Thursday, 3 October 2013

Opposites Subtract

Peter Nordsted did stop by (I told you he would) to offer his explanation for the differing recommendations on various web sites / emails. I can’t say he has really cleared things up for me though. Peter wrote:
To clear this up I do freelance writing for Matchbook where I am asked to concentrate on the Top televised matches for the Premier League and Champions League and I am asked to do a write up and finish with a recommended trade for that game.
The analysis I provide for Matchbook is based on a statistical view point but also contains my own subjective opinion.

The selections that are produced for Premier Betting are based on a situational model that has proved profitable over the past few seasons and contains no subjective opinion of my own whatsoever.
Indeed some of the selections go completely against my personal thoughts with the Everton v Newcastle game being a point in case.

For example 2 weeks ago the model as well as the Drawmaster (which is based on a similar model) suggested backing the draw in the Everton v West Brom game whereas my personal opinion would not have been to take this position on.
From an investment point of view I invest in the Premier Betting selections along with other selections in different leagues which the model suggests.
In the previous 2 seasons all of the Premier Betting picks were based on myself and Danny’s personal opinion but we decided that we wanted to share part of our profitable portfolio with members and this is how will go going forward.
I hope this clears matters up and just to reiterate although I co-head Premier Betting none of the selections given by Premier Betting contain any subjective opinion.
This approach has highs and lows and we will only be judged by results by the performance at the end of the season come what may.
So in summary, the Matchbook reviews are based on a statistical viewpoint but additionally contain Pete’s subjective opinion, whereas Premier Betting selections are based on a situational model that has proved profitable over the past few seasons and contains no subjectivity whatsoever. For the sake of clarity, no subjectivity whatsoever means totally objective.

So far so good, but Pete says that “in the previous two seasons all of the Premier Betting selections were based on myself [Pete’s] and Danny’s personal opinion” – in other words, the objective Premier Betting selections this season is new – they are an untried and unproven technique. The subjective element of the past two seasons has been removed.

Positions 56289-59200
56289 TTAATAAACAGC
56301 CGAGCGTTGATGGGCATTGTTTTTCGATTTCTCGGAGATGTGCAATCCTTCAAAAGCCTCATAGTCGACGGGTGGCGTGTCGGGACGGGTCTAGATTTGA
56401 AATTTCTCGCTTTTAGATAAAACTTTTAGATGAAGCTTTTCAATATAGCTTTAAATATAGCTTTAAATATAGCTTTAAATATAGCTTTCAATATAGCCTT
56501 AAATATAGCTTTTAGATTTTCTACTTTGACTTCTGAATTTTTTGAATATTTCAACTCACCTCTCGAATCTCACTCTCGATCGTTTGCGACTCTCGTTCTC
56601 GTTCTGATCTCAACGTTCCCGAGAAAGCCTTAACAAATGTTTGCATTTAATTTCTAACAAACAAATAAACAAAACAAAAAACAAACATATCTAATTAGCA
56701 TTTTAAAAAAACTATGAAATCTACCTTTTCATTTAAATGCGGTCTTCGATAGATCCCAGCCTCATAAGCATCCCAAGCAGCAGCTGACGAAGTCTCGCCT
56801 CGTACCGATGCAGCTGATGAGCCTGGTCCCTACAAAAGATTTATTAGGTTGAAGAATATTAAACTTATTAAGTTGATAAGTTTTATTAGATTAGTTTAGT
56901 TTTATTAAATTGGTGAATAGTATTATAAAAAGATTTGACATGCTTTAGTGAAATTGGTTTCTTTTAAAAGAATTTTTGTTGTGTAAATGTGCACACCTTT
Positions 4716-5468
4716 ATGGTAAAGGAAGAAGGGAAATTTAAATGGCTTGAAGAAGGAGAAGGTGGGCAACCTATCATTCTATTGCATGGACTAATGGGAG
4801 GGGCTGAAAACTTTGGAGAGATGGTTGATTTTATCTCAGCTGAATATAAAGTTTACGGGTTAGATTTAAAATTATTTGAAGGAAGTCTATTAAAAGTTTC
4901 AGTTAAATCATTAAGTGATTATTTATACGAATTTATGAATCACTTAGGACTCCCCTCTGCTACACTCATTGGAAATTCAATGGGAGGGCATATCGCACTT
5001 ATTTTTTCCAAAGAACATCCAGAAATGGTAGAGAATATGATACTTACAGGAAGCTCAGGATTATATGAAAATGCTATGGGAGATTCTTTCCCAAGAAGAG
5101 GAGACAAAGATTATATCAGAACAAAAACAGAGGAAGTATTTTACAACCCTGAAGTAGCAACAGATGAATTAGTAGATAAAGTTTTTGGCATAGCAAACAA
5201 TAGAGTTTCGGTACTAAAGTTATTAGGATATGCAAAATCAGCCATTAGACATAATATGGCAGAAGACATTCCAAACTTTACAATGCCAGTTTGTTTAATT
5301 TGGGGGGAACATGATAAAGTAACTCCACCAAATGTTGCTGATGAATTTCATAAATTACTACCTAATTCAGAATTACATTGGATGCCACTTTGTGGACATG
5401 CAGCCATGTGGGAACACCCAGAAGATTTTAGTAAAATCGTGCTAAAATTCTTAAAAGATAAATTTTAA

Why would a proven winning formula be changed? Looking at this logically, with the assumption that the intent is to improve the returns on the Premier Betting Account bets, as the previous two Premier Betting seasons were profitable, the inference is that the subjective component was reducing profits which by extension, leads to the conclusion that Matchbook readers receiving this subjective advice are receiving advice that if acted upon, will cost them money.

If the subjective element is discredited, then is it reasonable and fair to make recommendations based on this?

The argument could be made that Peter’s members pay more and deserve a higher quality product, but I’m not sure the tipping industry ombudsman would necessarily view recommending an opposing position to others as ethical behaviour.

Imagine a financial advisor telling one client that he should buy shares in Company A based on excellent data, but telling another client that he should sell Company A shares because “I have a bad feeling about this one” even though following the numbers has a better track record than his feelings.

While we are in the business world, Emp commented that:
I don't think that's particularly irregular. Hedge fund managers often have different strategies and services for different clients and those different strategies are often diametrically opposite (that's what a hedge is in the first place).
Even football tipsters often have a bewildering array of differentiated systems, and none of this can or should be construed to mean that the operator can't have a different opinion. It's perfectly normal when you sign up for a non-discretionary service provided by person X for the service to recommend bets that X doesn't agree with. If someone else want's X's subjective opinion and that happens to be diametrically opposed to his system I don't think that's unethical or a conflict of interest.
Yes, hedge fund managers do offer different strategies, and thus advice, for different clients, but that is because not all clients have the same risk tolerance or the same amount of money to risk. When their investments are “diametrically opposite”, it is because they have locked in a profit whatever happens – which is not the same as suggesting to back overs at 1.91 and unders at 2.05. Do the maths. A hedge fund would look to back at a total book of less than 100%, not greater.

On this aspect, Anonymous commented: